(b) mixing the sample with the sorbent in the top volume of the cartridge; and
(c) eluting the contents of the sample.
The device and method of the invention are designed to satisfy the needs of initial classification of broths containing cellular material in screening operations while also performing essential resolution of various components by eliminating sample constituents interfering with the biological assays. Specifically, the method presented here allows substantial elimination of lipids and proteins from samples through the separation of polar and nonpolar entities by retention of the latter on a suitable sorbent and by allowing the former to pass through the sorbent. Further separation among the nonpolar components, including lipids, is achieved by means of sequential elution. Based on its simplicity, loading capacity and speed, the invention may be useful for high-throughput screening operations.
Samples obtained as whole broths were mixed with 1-3 volumes of methanol and mixed well. Representative aliquots of the mixture (including mycelia and supernatant) were used as feed for the dual load cartridges. The whole broth-methanol mixture (4.0 ml, 1.0-2.0 ml whole broth equivalent, or “WBE”) was charged onto the dual compartment cartridge with 6 mL total volume capacity, containing preparative C18 reversed-phase packing (particle size 55-105 μm, 0.25-0.50 g in the top volume and 0.25 g in the bottom volume of the cartridge) from Waters Corporation. The cartridge was equipped with tips compatible with LUER LOCK® female fittings and capped at the bottom. The cartridge was plugged with the stopper at the top and shaken for 1 min. The flow was started by briefly applying vacuum or nitrogen pressure to the cartridge which was drained by gravity to bed level into a test tube (13×100 mm). The fraction collected was marked “50% methanol”, or “66% methanol” or “75% methanol”, as appropriate.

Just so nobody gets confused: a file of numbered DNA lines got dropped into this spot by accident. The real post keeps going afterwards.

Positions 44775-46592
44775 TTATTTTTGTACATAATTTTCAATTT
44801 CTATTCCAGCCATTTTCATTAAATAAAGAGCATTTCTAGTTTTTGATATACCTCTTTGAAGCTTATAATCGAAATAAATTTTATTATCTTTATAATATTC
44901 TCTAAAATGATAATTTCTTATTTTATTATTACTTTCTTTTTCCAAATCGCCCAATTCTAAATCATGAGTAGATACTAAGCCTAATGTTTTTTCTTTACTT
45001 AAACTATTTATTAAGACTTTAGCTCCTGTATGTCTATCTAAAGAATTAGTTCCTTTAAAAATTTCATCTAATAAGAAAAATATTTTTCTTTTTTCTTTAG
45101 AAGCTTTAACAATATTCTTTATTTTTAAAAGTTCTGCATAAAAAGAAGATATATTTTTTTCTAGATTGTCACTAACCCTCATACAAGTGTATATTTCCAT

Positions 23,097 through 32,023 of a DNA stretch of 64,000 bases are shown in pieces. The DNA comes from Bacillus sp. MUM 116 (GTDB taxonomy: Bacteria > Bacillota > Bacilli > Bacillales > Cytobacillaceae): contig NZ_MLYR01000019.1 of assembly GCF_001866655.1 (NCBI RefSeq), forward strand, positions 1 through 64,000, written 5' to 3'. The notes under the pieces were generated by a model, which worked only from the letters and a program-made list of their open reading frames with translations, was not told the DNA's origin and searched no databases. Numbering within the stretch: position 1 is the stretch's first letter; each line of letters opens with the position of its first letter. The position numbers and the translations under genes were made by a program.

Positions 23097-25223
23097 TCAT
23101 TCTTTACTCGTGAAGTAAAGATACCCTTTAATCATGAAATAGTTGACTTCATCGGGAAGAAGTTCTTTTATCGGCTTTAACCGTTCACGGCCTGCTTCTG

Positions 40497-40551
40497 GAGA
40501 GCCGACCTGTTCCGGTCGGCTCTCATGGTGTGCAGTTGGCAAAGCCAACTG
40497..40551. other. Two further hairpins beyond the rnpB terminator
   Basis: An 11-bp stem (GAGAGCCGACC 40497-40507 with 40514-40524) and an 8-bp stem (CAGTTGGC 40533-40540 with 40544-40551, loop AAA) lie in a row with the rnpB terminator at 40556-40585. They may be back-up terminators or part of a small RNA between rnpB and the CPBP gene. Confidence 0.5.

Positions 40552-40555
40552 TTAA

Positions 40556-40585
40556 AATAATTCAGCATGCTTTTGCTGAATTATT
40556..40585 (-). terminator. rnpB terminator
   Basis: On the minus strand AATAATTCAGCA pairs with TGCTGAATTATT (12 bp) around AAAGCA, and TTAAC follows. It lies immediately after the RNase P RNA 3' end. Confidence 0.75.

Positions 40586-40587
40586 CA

Methanol (4.0 ml) was charged onto the cartridge and the eluent was again drained by gravity flow. Vacuum (or pressure) is usually not needed unless complete draining of the cartridge is desired. The fraction collected is marked “methanol”. The procedure described above was repeated with acetone (4.0 ml) and the fraction collected was marked “Acetone”. If extremely nonpolar bioactive components were anticipated, chloroform, methylene chloride or heptane may then be used and the collection tubes marked accordingly. The polar fractions collected were mixed with methyl ethyl ketone (“MEK”) and ethyl acetate (“EtOAc”) (1:1, 0.6 volumes) and shaken at room temp. for 5 min. to denature proteins. The samples were centrifuged, and the supernatant was decanted and saved with the sediments discarded.
The solutions obtained were evaporated to dryness in a stream of nitrogen at 35° C. and the dry residues representing 2.0 ml WBE redissolved in the appropriate solvents for bioassay. The C18 reversed-phase packing in the top volume of the dual load cartridge, which is shaken with the sample, served two main purposes. First, it mimicked the commonly used hexane extraction of the aqueous methanol phase for the removal of lipids. However, the dual load cartridge eliminated the need for separating liquid layers thus making automation more practical. Second, mixed with the mycelia, the top volume improved the flow of eluent through the cartridge. The same packing in the bottom volume of the cartridge provides the conditions for legitimate chromatography.
Modifications and variations of the present invention are possible in light of the above teachings. It is therefore to be understood that, within the scope of the appended claims, the present invention may be practiced otherwise than as specifically described herein.